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Hum Mol Genet. 2016 Jun 1;25(11):2143-2157. Epub 2016 Mar 21.

Intermediate filament aggregates cause mitochondrial dysmotility and increase energy demands in giant axonal neuropathy.

Author information

1
Davee Department of Neurology.
2
Department of Pediatrics.
3
Department of Medicine, Division of Pulmonary and Critical Care Medicine, Northwestern University Feinberg School of Medicine, Chicago, IL 60611, USA.
4
Department of Biology, Portland State University, Portland, OR, USA and.
5
Research Centre of IUSMQ, Department of Psychiatry and Neuroscience of Laval University, Quebec, QC, G1V 0A6, Canada.
6
Department of Cell and Molecular Biology.
7
Davee Department of Neurology, Department of Cell and Molecular Biology, p-opal@northwestern.edu.

Abstract

Intermediate filaments (IFs) are cytoskeletal polymers that extend from the nucleus to the cell membrane, giving cells their shape and form. Abnormal accumulation of IFs is involved in the pathogenesis of number neurodegenerative diseases, but none as clearly as giant axonal neuropathy (GAN), a ravaging disease caused by mutations in GAN, encoding gigaxonin. Patients display early and severe degeneration of the peripheral nervous system along with IF accumulation, but it has been difficult to link GAN mutations to any particular dysfunction, in part because GAN null mice have a very mild phenotype. We therefore established a robust dorsal root ganglion neuronal model that mirrors key cellular events underlying GAN. We demonstrate that gigaxonin is crucial for ubiquitin-proteasomal degradation of neuronal IF. Moreover, IF accumulation impairs mitochondrial motility and is associated with metabolic and oxidative stress. These results have implications for other neurological disorders whose pathology includes IF accumulation.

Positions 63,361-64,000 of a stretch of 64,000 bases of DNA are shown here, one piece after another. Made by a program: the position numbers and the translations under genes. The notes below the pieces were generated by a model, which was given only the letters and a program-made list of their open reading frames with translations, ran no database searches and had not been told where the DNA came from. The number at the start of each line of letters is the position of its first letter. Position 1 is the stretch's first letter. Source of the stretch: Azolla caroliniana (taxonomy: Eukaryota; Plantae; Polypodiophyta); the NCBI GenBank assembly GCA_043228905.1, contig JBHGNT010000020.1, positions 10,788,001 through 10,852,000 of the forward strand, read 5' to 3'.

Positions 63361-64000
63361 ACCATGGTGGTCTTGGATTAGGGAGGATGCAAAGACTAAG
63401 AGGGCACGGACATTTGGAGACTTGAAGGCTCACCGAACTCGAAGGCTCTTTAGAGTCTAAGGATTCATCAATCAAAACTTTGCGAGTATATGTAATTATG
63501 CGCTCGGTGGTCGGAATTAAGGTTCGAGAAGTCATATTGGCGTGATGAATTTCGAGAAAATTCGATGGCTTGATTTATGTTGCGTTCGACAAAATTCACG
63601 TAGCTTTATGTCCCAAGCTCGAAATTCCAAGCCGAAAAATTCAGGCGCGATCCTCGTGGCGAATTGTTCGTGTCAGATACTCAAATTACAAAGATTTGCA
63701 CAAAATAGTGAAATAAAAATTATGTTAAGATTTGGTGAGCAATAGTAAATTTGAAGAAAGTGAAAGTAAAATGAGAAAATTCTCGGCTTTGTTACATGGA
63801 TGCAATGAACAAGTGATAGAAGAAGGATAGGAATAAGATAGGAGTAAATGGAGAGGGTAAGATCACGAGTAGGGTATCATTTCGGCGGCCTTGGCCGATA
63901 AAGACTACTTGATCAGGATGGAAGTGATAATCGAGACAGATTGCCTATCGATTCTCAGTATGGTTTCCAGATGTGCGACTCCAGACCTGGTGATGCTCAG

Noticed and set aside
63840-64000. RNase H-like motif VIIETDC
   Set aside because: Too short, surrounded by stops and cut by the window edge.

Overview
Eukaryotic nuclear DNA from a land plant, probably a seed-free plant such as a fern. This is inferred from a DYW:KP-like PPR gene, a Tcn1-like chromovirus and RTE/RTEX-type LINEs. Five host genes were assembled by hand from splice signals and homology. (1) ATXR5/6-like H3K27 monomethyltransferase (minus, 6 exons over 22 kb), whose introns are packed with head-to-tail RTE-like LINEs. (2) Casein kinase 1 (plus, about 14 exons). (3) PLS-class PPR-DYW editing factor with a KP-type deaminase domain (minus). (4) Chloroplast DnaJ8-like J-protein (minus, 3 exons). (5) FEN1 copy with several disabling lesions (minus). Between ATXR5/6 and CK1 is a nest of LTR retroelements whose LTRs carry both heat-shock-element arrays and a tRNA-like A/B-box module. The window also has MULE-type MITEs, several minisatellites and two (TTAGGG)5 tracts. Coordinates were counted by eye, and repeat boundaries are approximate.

PMID:
27000625
PMCID:
PMC5081048
DOI:
10.1093/hmg/ddw081
[Indexed for MEDLINE]
Free PMC Article

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